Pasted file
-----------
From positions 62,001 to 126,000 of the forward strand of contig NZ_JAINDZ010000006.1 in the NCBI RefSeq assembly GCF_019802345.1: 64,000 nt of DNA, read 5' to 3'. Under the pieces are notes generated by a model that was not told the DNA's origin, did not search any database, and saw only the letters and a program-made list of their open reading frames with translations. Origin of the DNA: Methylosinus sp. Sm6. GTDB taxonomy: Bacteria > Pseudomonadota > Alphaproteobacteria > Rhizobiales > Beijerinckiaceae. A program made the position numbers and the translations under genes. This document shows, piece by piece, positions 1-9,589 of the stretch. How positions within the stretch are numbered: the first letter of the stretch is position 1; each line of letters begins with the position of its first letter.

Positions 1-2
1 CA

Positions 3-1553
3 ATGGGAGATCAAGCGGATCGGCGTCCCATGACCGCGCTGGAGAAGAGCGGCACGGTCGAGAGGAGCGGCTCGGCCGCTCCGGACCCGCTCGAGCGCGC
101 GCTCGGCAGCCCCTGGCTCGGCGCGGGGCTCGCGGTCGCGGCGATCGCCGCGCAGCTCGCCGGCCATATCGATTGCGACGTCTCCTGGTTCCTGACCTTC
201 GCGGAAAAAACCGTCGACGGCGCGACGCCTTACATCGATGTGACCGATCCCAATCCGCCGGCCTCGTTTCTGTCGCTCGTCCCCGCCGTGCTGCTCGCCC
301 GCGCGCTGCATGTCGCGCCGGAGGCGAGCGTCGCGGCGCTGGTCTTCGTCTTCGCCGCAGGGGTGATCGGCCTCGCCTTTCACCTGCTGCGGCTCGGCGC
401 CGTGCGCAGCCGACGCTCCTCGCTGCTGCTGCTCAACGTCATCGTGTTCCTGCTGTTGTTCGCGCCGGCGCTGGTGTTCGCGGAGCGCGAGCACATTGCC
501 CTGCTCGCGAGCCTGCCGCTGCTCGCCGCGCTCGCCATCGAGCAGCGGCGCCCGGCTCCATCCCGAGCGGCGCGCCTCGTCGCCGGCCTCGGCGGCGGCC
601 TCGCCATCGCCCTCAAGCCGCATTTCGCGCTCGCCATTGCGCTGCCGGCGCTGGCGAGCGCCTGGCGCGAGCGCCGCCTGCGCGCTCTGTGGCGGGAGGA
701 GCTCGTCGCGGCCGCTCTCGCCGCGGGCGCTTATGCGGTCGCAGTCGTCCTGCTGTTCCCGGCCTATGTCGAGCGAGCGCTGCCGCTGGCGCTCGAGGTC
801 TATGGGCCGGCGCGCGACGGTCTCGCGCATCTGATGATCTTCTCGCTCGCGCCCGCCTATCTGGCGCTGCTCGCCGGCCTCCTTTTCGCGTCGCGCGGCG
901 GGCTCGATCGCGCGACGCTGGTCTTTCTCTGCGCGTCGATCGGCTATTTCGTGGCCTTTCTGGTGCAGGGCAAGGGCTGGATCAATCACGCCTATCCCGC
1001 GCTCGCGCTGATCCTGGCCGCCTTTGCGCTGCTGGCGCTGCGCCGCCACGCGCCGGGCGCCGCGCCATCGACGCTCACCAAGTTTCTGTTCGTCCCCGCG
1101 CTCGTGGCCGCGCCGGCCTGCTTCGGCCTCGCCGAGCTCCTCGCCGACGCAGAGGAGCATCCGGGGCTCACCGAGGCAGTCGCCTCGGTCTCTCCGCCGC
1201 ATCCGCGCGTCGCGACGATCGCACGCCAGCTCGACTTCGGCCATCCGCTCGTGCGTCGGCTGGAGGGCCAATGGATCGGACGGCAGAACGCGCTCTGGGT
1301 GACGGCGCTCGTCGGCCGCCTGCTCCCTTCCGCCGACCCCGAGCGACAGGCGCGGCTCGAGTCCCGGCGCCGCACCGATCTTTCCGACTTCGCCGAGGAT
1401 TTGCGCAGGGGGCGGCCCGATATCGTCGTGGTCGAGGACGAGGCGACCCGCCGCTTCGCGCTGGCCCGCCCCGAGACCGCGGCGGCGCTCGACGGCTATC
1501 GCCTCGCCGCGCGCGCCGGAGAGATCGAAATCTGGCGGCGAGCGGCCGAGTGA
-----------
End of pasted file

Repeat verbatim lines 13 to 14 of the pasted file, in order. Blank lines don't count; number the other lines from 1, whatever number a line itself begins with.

801 TATGGGCCGGCGCGCGACGGTCTCGCGCATCTGATGATCTTCTCGCTCGCGCCCGCCTATCTGGCGCTGCTCGCCGGCCTCCTTTTCGCGTCGCGCGGCG
901 GGCTCGATCGCGCGACGCTGGTCTTTCTCTGCGCGTCGATCGGCTATTTCGTGGCCTTTCTGGTGCAGGGCAAGGGCTGGATCAATCACGCCTATCCCGC